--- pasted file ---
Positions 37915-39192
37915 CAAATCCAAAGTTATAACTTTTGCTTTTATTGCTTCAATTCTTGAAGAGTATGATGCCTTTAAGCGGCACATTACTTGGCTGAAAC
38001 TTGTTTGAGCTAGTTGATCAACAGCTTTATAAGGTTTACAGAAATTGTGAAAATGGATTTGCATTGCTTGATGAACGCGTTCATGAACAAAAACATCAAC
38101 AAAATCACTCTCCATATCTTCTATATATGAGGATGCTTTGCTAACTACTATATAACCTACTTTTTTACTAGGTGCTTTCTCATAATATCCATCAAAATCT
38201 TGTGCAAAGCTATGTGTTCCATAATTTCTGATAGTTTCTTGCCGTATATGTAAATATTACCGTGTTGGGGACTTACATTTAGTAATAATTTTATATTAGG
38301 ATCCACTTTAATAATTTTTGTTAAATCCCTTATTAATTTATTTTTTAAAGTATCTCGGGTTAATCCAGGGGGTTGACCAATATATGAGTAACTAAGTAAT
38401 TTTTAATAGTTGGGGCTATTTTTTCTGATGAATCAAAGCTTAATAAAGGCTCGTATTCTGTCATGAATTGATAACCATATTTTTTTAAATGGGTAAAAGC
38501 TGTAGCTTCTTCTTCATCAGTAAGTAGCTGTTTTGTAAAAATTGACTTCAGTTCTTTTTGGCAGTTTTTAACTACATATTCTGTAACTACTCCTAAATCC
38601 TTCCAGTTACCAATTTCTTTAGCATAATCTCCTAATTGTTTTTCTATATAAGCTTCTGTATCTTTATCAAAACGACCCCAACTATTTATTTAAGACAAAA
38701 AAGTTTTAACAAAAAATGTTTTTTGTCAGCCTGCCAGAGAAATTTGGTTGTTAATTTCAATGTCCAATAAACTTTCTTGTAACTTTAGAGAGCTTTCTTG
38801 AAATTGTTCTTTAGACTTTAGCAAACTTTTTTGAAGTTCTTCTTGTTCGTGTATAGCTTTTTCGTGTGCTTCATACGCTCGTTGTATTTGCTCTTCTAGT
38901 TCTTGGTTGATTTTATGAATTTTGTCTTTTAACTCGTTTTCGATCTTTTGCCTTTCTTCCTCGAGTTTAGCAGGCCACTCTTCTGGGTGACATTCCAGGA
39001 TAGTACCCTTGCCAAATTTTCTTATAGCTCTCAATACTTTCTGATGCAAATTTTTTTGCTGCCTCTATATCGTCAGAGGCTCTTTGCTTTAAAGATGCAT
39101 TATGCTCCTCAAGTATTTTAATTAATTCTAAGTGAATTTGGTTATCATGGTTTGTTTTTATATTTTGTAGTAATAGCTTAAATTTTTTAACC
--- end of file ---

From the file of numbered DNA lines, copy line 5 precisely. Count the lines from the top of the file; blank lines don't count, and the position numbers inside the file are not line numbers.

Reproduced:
38201 TGTGCAAAGCTATGTGTTCCATAATTTCTGATAGTTTCTTGCCGTATATGTAAATATTACCGTGTTGGGGACTTACATTTAGTAATAATTTTATATTAGG